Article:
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HMCS Fundy (MCB 145)
Career (Canada)
Name: Fundy
Namesake: Bay of Fundy
Builder: Saint John Shipbuilding, Saint John, New Brunswick
Laid down: 19 June 1951
Launched: 9 December 1953
Commissioned: 19 March 1954
Decommissioned: 31 March 1954
Identification: MCB 145
Motto:
  • Verimus altum
  • ("We sweep the deep")[1]
Honours and
awards:
Atlantic 1939–45[1]
Fate: Transferred to French Navy 1954
Badge: Gules, a pile azure, fimbriated argent charged with a maple leaf between two fleurs-de-lis, all conjoined on the one stem, or[1]
Career (France)
Name: La Dunkerquoise
Acquired: 31 March 1954
Commissioned: 21 May 1954
Decommissioned: 15 October 1986
Struck: 1986
Identification: P 653
Fate: Discarded 1986
General characteristics
Class & type: Bay-class minesweeper
Displacement:
  • 390 long tons (400 t)
  • 412 long tons (419 t) (deep load)
Length: 152 ft (46 m)
Beam: 28 ft (8.5 m)
Draught: 8 ft (2.4 m)
Propulsion: 2 shafts, 2 GM 12-cylinder diesels, 2,400 bhp (1,800 kW)
Speed: 16 knots (30 km/h; 18 mph)
Range: 3,290 nmi (6,090 km; 3,790 mi) at 12 kn (22 km/h; 14 mph)
Complement: 38
Armament: 1 x 40 mm Bofors gun

HMCS Fundy (hull number MCB 145) was a Bay-class minesweeper that was constructed for the Royal Canadian Navy during the Cold War. The minesweeper entered service in March 1954 and was transferred later that month to the French Navy. Renamed La Dunkerquoise, the ship was converted to a territorial patrol vessel in 1973 and remained in service until 1984. La Dunkerquoise was discarded in 1986.

Design and description

The Bay class were designed and ordered as replacements for the Second World War-era minesweepers that the Royal Canadian Navy operated at the time. Similar to the Ton-class minesweeper, they were constructed of wood planking and aluminum framing.[2][3]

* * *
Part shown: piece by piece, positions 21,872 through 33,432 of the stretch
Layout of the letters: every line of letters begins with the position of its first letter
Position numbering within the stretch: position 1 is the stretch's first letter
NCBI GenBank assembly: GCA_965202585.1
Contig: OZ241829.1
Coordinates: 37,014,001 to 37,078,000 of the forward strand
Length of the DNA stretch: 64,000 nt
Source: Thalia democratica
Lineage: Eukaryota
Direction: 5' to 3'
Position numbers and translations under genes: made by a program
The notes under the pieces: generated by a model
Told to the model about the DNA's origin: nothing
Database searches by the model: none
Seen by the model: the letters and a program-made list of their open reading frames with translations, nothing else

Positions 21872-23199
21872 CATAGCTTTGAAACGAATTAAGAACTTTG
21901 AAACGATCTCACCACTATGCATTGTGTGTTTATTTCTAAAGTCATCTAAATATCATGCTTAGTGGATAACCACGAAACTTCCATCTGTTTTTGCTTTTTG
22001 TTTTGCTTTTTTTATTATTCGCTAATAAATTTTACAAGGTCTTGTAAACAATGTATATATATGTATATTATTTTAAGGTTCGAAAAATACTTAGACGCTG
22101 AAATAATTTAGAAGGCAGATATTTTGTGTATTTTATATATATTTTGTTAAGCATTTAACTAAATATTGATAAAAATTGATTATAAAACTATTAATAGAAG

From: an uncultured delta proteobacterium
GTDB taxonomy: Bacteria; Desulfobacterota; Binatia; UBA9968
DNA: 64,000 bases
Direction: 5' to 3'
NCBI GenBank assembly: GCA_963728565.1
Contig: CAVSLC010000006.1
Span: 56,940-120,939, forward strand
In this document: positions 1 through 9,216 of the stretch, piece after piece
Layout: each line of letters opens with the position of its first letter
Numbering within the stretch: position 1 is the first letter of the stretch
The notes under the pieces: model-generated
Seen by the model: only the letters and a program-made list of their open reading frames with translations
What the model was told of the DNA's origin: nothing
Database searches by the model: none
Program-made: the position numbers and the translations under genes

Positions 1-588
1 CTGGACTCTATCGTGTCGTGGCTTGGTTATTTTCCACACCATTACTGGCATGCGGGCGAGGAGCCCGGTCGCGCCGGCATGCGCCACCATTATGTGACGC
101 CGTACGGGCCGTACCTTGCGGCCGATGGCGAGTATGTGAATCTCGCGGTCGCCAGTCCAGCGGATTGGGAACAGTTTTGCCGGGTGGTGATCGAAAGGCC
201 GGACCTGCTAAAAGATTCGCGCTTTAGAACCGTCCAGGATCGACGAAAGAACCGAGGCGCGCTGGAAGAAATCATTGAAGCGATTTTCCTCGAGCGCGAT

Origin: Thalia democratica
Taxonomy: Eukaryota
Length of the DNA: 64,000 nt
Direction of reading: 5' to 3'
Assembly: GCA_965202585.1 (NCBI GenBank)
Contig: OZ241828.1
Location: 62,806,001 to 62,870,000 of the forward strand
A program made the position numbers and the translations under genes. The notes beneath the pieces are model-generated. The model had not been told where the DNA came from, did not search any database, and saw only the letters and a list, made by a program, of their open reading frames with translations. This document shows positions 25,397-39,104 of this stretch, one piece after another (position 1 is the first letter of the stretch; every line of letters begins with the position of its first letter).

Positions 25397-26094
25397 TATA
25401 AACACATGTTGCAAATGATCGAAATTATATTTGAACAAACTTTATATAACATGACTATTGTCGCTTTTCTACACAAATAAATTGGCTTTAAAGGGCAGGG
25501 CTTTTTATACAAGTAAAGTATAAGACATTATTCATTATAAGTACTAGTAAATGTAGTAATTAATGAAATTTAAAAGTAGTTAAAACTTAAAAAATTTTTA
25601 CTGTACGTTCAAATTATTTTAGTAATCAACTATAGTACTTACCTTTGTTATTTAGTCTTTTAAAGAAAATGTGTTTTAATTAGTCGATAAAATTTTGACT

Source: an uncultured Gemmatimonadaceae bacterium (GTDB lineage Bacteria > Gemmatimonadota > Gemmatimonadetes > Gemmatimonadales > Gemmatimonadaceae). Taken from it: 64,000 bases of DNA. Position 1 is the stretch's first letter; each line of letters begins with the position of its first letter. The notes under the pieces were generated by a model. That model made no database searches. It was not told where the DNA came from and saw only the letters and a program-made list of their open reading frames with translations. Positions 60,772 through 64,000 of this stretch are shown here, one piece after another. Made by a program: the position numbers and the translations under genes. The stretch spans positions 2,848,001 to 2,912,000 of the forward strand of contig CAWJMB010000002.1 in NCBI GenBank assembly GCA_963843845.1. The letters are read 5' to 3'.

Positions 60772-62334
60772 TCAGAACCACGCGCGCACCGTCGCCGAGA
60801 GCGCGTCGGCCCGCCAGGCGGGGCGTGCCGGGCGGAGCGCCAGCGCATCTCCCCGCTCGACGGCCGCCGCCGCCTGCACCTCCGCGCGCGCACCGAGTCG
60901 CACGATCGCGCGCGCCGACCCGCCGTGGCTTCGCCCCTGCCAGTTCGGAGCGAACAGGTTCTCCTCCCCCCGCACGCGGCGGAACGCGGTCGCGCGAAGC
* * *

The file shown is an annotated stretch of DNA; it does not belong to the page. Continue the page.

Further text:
Displacing 390 long tons (400 t) standard at 412 long tons (419 t) at deep load, the minesweepers were 152 ft (46 m) long with a beam of 28 ft (8.5 m) and a draught of 8 ft (2.4 m).[2][3] They had a complement of 38 officers and ratings.[2][note 1]

The Bay-class minesweepers were powered by two GM 12-cylinder diesel engines driving two shafts creating 2,400 brake horsepower (1,800 kW). This gave the ships a maximum speed of 16 knots (30 km/h; 18 mph) and a range of 3,290 nautical miles (6,090 km; 3,790 mi) at 12 knots (22 km/h; 14 mph).[3][4] The ships were armed with one 40 mm Bofors gun and were equipped with minesweeping gear.[2][3]

Operational history

The ship's keel was laid down on 19 June 1951 by Saint John Shipbuilding at their yard in Saint John, New Brunswick. Named for a bay located between New Brunswick and Nova Scotia, Fundy was launched on 9 December 1953. The ship was commissioned on 19 March 1954.[5]

Fundy remained in Canadian service for only a few weeks as the vessel was paid off on 31 March 1954. The minesweeper was transferred to the French Navy the same day and renamed La Dunkerquoise.[5] The ship was commissioned into the French Navy on 21 May 1954. She served as a minesweeper until 1973 when the minesweeping gear was removed and La Dunkerquoise transferred to the Pacific Ocean for duty as an overseas territories patrol vessel.[6] The vessel remained in service until 1984 and was paid off on 15 October 1986.[5][7] The ship was stricken in 1986.[7]

References

Notes

  1. Gardiner and Chumbley claim the complement was 40.

Citations

  1. 1.0 1.1 1.2 Arbuckle, p. 41
  2. 2.0 2.1 2.2 2.3 Macpherson and Barrie, p. 271
  3. 3.0 3.1 3.2 3.3 Gardiner and Chumbley, p. 49
  4. Moore, p. 82
  5. 5.0 5.1 5.2 Macpherson and Barrie, p. 274
  6. Moore, p. 171
  7. 7.0 7.1 Colledge, p. 250

References


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